Posts Tagged ‘1845’

Frederick Crosby

September 15, 2014

Meet the Relative

Frederick Crosby was my great great uncle. I never knew him.

He was born in Tunstall in Suffolk in 1845. His parents were James Crosby and Mary Ann Cullingford Smith who were my great great grandparents. Don’t get any idea that the double barrelled surname of Mary Ann implied any kind of high status. It was quite the reverse. Her father was born out of wedlock and was officially a Smith but used the name of his dad (and mum when they married) of Cullingford.

But let’s look at Frederick. By 1851 his parents had moved down the road to Butley and we can find Fred there for both the 1851 and 1861 censuses.

Frederick then became a part of the family exodus from Suffolk and in 1871 we find him working on a farm near Tillingham in Essex. Several members of the Crosby family moved there.

But agriculture was very depressed and Frederick moved to Durham to become a miner. Here he married a girl from East Anglia called Ann Smith. I say a girl, but she was already 41 when they married in 1878. She was a widow and her maiden surname was Buck.  They had a daughter, Mary Ann Crosby who was born in 1880. She died in 1960.

In 1881 Fred, Ann with children from her first marriage and baby Mary were in Consett and Fred was a miner. The 1891 address was lovely – Delight Bank in Collierley, Durham.

Ann died in 1897. There is a memorial card.

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In 1901 we find just Fred and daughter Mary Ann in Collierley with Fred now working as a roadman.

Fred remarried in 1904 his wife was Elizabeth Skipper. She was a widow, nearly twenty years younger than Fred. She brought her children to the marriage. The following year they had a son, also Frederick Crosby.

I wonder if this photo of Fred senior dates from around that time.

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The 1911 census shows the family in Collierley.

Frederick died in 1929. Elizabeth in 1944.

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Meet the ancestor – Nicholas Lanfear

January 15, 2013

Nicholas was a great great great grandfather. He was born in the eighteenth century. We do not have photos of him.

We really do not know where he was born, but later census information tells us that the Lanfear family is largely found in Wiltshire, Berkshire, Hampshire and Gloucestershire so Nicholas was most probably born in one of these southern English counties.

Nicholas was no stranger to courts of law. In fact our earliest data comes from a court settlement examination in which he said that he was working in Crawley, Hampshire in about 1808. He also said that his parents travelled about the country looking for work.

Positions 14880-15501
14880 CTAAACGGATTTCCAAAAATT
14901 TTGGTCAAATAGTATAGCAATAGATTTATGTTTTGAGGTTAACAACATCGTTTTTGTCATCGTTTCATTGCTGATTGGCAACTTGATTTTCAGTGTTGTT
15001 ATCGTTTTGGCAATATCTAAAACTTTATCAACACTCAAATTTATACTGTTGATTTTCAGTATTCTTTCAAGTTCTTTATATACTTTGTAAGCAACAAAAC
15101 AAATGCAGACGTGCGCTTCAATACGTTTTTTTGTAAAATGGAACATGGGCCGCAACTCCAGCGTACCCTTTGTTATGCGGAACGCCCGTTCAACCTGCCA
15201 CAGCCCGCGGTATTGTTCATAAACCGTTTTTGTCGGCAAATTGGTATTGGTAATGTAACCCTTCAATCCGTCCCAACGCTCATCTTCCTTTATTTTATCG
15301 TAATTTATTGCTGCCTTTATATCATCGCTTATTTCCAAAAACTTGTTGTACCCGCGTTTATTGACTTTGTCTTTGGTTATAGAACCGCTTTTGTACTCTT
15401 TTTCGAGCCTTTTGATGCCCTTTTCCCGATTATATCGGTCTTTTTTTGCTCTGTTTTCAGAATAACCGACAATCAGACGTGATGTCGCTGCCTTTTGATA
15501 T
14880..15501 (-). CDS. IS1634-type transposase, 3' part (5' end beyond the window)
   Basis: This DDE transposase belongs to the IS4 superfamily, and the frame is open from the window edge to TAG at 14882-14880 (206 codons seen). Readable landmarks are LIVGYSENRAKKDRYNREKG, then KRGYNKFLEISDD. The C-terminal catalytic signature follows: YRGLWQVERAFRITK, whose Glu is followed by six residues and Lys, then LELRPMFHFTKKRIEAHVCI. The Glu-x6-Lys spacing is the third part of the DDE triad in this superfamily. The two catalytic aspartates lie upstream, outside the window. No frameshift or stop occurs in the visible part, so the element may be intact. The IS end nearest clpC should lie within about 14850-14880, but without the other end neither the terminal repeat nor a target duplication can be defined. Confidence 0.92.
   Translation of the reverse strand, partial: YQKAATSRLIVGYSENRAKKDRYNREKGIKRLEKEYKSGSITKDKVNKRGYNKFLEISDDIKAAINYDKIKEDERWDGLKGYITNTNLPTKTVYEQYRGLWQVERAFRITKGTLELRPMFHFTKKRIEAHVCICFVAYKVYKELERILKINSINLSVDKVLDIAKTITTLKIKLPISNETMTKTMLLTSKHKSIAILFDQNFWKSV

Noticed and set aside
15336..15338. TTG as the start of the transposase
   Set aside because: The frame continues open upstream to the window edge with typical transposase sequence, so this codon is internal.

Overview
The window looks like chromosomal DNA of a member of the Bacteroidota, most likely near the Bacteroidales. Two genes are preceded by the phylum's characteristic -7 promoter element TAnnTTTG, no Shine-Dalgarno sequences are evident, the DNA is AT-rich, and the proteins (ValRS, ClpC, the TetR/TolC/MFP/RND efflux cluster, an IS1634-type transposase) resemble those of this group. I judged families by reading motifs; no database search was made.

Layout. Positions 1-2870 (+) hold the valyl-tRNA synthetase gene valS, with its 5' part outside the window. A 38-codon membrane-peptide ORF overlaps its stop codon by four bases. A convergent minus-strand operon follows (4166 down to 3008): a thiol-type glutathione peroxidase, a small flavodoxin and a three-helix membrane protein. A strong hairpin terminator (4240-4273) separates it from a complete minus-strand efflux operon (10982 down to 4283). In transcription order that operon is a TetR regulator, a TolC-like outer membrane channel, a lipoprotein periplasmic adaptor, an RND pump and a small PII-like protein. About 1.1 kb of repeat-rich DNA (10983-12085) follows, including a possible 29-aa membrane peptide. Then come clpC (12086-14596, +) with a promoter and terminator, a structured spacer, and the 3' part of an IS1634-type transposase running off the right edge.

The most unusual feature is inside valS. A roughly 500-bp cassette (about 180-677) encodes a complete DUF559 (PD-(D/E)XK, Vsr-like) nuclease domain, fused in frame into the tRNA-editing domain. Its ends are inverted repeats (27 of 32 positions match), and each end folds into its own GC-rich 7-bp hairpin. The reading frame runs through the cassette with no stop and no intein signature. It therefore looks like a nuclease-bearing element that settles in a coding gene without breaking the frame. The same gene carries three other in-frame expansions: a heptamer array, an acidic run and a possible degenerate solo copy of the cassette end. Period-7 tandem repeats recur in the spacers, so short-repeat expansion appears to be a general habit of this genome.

A later court case (we’ll come to that) in 1832 gives his age as 37 so we assume he was born around 1795.

Nicholas married Mary Limbrick in 1818. The couple had five children that we know about.

Forename

Surname

Born

at

Baptised

at

Married

Descendants

Mary Ann

Lanfear

1821

Westbury on Severn

William Voice

George Lanfear

Edith

Lanfear

1823

Cheltenham

22 6 1823

Taynton

1) George Gough

2) Thomas Longman

6 known

Henry

Lanfear

1826

Cheltenham

25 1 1826

Cheltenham

Eliza Pearce

12 known

Louisa

Lanfear

1828

21 9 1828

William Riddiford

2 known

Rosina

Lanfear

1830

Thornbury

Robert Warren

In addition, Mary had two children who carried the Lanfear surname but these were not the children of Nicholas.

Forename

Surname

Born

at

Baptised

at

Married

Descendants

James

Lanfear

1834

Thornbury

23 7 1834

Thornbury (died 1836)

Charles

Lanfear

1840

16 8 1840

Sarah Robins

This brings us to the 1832 court case. Nicholas was charged with sheep stealing.

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‘Charged on oath before me on suspicion of feloniously stealing one ewe sheep of the value of forty shillings the property of Edward Doward of the parish of Alverstone yeoman’

The case notes which are in the Gloucester records library, give a description of our Nicholas.

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‘Dark brown hair light blue eyes long face sallow complexion a scar on his right arm several moles on his arms two moles and two white scars near the navel a large mole a little above his rump rather lame in his right ancle not read nor write hurdle maker’

The next bit is unclear but at a guess the 5.5¼ is his height of five feet five and a quarter inches.

Nicholas was found guilty – and the sentence?

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He was transported for life. Nicholas was to become an Australian. He left his home country on board the Jupiter on the last day of 1832. His destination was the penal colony at Van Diemen’s Land (Tasmania). He was given a conditional pardon in 1845. That’s the last firm evidence we have although a Nicholas Langfield died at Albury New South Wales in 1859, with an age given as 75.

Nicholas may have been a bit of a rogue, but it is quite probable that the crime he was convicted of and which caused the breakup of his family was one of hunger.